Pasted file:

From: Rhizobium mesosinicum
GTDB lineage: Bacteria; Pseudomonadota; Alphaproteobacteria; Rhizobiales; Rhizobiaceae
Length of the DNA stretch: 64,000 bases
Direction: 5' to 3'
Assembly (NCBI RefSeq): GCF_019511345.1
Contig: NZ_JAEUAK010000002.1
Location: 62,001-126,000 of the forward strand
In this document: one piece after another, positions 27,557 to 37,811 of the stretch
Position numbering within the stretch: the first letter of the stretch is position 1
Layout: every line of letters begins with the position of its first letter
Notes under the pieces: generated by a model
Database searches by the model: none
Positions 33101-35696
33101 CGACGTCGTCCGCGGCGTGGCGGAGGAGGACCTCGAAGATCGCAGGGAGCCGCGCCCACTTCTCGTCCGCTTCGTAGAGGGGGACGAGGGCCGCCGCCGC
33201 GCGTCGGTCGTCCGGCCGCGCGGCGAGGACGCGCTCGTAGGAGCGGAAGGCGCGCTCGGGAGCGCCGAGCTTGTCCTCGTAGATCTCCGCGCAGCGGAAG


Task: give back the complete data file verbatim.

From: Rhizobium mesosinicum
GTDB lineage: Bacteria; Pseudomonadota; Alphaproteobacteria; Rhizobiales; Rhizobiaceae
Length of the DNA stretch: 64,000 bases
Direction: 5' to 3'
Assembly (NCBI RefSeq): GCF_019511345.1
Contig: NZ_JAEUAK010000002.1
Location: 62,001-126,000 of the forward strand
In this document: one piece after another, positions 27,557 to 37,811 of the stretch
Position numbering within the stretch: the first letter of the stretch is position 1
Layout: every line of letters begins with the position of its first letter
Notes under the pieces: generated by a model
Database searches by the model: none
Positions 33101-35696
33101 CGACGTCGTCCGCGGCGTGGCGGAGGAGGACCTCGAAGATCGCAGGGAGCCGCGCCCACTTCTCGTCCGCTTCGTAGAGGGGGACGAGGGCCGCCGCCGC
33201 GCGTCGGTCGTCCGGCCGCGCGGCGAGGACGCGCTCGTAGGAGCGGAAGGCGCGCTCGGGAGCGCCGAGCTTGTCCTCGTAGATCTCCGCGCAGCGGAAG